If this assumption of Mr. Davis is entirely correct cash wheat of contract grade during the last 15 days of December 1934, should have sold in Kansas City at prices at which it could have been bought and delivered at a profit on the Kansas City December future.
It is a fact, however, that during the last half of December 1934, there was no day on which the lowest price paid for no. 2 hard wheat, the contract grade, in the Kansas City Board of Trade was not above the highest quotation for the Kansas City December during the same day.
The daily weighted average prices of No. Hard cash wheat and the high, low and average price of the December future on the Kansas City Board of Trade as reported by the Kansas City Grain Market Review from December 15 to 31, 1934, was as follows: I will leave with the reporter a table. I do not think it is necessary to read it, but will talk about the average figures.
(The table above referred to is printed in the record as follows:)
During the last half of December 1934, the average price of all sales of No. 2 Hard, the contract grade, was $1.035/8, while for the same period the average of the daily high quotations for the December future was $1.0014 and the average of the daily average December future price only 985/8. In other words, this contract grade wheat was
bought at an average price 338 cents per bushel above the highest December future that could conceivably be sold against it and at a price 5 cents per bushel above the average price of the December future. Therefore, it is perfectly clear that this cash wheat was not purchased for delivery upon the December future. Whatever the reasons for the relatively high price of this cash wheat may have been, it is certain that its delivery upon the December future through sales of the future at the time it was bought was not one. An elevator operator does not buy wheat at 1035, with the intention of delivering it within 15 days upon futures sold at 985/8 or 1.0014.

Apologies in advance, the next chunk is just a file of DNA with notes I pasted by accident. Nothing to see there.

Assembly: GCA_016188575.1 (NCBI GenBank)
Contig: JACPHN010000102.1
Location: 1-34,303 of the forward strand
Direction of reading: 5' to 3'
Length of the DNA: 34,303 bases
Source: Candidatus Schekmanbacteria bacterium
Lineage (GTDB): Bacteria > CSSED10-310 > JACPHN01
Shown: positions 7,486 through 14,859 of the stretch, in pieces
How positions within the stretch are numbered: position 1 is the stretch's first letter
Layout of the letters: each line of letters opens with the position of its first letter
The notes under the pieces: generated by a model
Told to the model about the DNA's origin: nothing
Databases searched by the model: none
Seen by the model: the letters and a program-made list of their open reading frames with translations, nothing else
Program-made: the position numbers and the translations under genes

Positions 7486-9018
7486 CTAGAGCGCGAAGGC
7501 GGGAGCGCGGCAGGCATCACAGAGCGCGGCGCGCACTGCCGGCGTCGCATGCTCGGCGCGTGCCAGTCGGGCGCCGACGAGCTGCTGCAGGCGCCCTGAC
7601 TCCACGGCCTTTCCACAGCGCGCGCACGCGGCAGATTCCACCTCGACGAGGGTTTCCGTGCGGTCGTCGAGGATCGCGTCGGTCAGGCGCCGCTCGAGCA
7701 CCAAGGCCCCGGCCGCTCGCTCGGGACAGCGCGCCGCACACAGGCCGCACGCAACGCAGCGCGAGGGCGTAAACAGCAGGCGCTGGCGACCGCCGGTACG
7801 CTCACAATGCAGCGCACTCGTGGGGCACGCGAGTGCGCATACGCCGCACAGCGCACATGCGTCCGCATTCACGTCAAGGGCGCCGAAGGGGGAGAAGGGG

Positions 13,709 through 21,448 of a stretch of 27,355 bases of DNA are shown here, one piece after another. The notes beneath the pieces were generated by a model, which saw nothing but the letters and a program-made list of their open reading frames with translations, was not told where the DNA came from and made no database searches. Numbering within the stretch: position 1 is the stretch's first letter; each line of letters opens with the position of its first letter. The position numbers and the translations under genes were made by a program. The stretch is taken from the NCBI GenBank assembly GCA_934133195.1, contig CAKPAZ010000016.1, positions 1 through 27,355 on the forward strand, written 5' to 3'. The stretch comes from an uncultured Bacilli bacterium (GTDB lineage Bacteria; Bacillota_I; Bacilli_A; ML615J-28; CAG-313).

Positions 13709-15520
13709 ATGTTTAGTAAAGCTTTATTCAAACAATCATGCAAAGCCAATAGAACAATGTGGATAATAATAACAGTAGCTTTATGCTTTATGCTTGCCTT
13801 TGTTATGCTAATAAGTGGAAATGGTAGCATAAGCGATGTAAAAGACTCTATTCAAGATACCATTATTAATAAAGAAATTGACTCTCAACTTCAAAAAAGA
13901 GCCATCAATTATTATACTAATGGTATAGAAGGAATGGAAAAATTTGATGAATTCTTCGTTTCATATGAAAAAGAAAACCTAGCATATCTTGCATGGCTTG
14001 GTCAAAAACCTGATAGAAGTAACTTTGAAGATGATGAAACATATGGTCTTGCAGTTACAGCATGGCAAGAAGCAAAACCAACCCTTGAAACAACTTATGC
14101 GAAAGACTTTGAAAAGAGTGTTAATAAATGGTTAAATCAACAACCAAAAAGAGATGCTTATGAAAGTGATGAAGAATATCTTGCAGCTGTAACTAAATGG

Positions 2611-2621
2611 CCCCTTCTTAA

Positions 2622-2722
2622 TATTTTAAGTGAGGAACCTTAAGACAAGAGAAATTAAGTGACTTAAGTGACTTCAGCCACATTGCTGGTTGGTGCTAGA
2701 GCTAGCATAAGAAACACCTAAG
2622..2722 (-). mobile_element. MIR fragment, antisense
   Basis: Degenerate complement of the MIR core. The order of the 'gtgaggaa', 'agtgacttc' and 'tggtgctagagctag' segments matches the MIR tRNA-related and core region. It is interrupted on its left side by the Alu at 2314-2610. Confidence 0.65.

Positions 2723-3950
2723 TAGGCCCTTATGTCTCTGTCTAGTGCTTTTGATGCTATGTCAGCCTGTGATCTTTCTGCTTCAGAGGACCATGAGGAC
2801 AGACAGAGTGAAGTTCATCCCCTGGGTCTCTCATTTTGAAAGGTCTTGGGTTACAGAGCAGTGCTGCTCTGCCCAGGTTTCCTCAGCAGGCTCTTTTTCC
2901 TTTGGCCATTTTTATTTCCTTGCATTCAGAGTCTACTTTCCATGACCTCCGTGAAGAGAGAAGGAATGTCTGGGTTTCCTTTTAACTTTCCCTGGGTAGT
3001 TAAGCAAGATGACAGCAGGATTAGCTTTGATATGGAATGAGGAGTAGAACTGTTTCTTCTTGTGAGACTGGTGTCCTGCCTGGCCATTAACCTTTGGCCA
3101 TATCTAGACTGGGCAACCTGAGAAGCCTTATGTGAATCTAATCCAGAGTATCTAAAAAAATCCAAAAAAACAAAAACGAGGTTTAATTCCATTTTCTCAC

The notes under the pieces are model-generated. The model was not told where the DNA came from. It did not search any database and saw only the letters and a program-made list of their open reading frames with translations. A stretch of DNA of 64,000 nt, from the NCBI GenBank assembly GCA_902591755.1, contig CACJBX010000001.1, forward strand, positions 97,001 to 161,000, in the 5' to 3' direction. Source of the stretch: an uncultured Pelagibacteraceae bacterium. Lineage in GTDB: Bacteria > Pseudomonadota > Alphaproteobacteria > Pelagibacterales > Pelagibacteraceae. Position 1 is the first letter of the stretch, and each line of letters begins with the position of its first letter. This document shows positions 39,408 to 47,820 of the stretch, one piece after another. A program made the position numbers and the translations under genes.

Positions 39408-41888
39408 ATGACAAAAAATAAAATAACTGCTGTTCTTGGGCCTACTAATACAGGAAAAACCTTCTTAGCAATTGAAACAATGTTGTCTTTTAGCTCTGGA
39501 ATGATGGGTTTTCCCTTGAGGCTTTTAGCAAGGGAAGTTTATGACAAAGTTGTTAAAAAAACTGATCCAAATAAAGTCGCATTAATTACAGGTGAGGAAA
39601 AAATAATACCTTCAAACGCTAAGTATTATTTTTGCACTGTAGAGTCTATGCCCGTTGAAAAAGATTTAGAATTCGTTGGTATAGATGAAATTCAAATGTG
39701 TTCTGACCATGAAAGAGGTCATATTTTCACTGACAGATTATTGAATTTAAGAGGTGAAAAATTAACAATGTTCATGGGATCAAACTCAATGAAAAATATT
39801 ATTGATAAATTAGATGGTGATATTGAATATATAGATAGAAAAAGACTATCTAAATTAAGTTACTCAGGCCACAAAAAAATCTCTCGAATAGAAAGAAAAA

Likewise, in the Kansas City Grain Market Review of December 10, 1934, in the review of the cash market of December 10, 1934, the Kansas City Grain Market Review said: “It is expected that only a few more days will elapse until all dealings will be on the basis of May."
In the report of the market of December 11, this journal stated that cash “ Trading was based on 9912 to 9934 cents for May.”
In other words, on the 11th of the month, switch in trading was expected, from December futures on to May futures.
This chart [exhibiting chart to the committee] shows here during the month of December this [indicating] is the cash wheat prices; this lag in the cash wheat prices, and this sindicating] is the futures prices; this being [indicating] December here, and then it was based on the 11th, based on the May.
The CHAIRMAN. Is that the customary practice in the latter part of the month, to buy cash wheat on that basis?
Mr. DUVEL. Yes, sir; it is quite frequently done on the Chicago market earlier. That is based upon December, and that [indicating] futures.
The CHAIRMAN. Dr. Duvel, Mr. Mehl is here, if you want him to go on. Mr. DUVEL. I will just finish this part. The CHAIRMAN. Very well.
Mr. DUVEL. Now, this chart shows Kansas City through the 3 months, September, October, November, and December.
Up to this point here [indicating on chart]. These were all based upon the December futures, with a cash price ranging about the same distance above, and when we get here [indicating on chart] then it is based on May futures, with the cash running about the same distance above the May.
That [indicating) is what they actually paid.
Now, there is a difference in opinion. There are times, of course, that that happens. That is the distance (indicating on chart] the futures is at a discount. There are other times when it works the other way.
Mr. ANDRESEN. Mr. Chairman, may I ask a question right here on this?
The CHAIRMAN. Mr. Andresen.
Mr. ANDRESEN. Last year, Dr. Duvel, and the present season, is abnormal so far as wheat is concerned; is that not correct?
Mr. DUVEL. Yes, sir. I think that is correct.
Mr. ANDRESEN. A short crop, and a premium is paid on all cash grain over the futures options. So, if you are basing your statement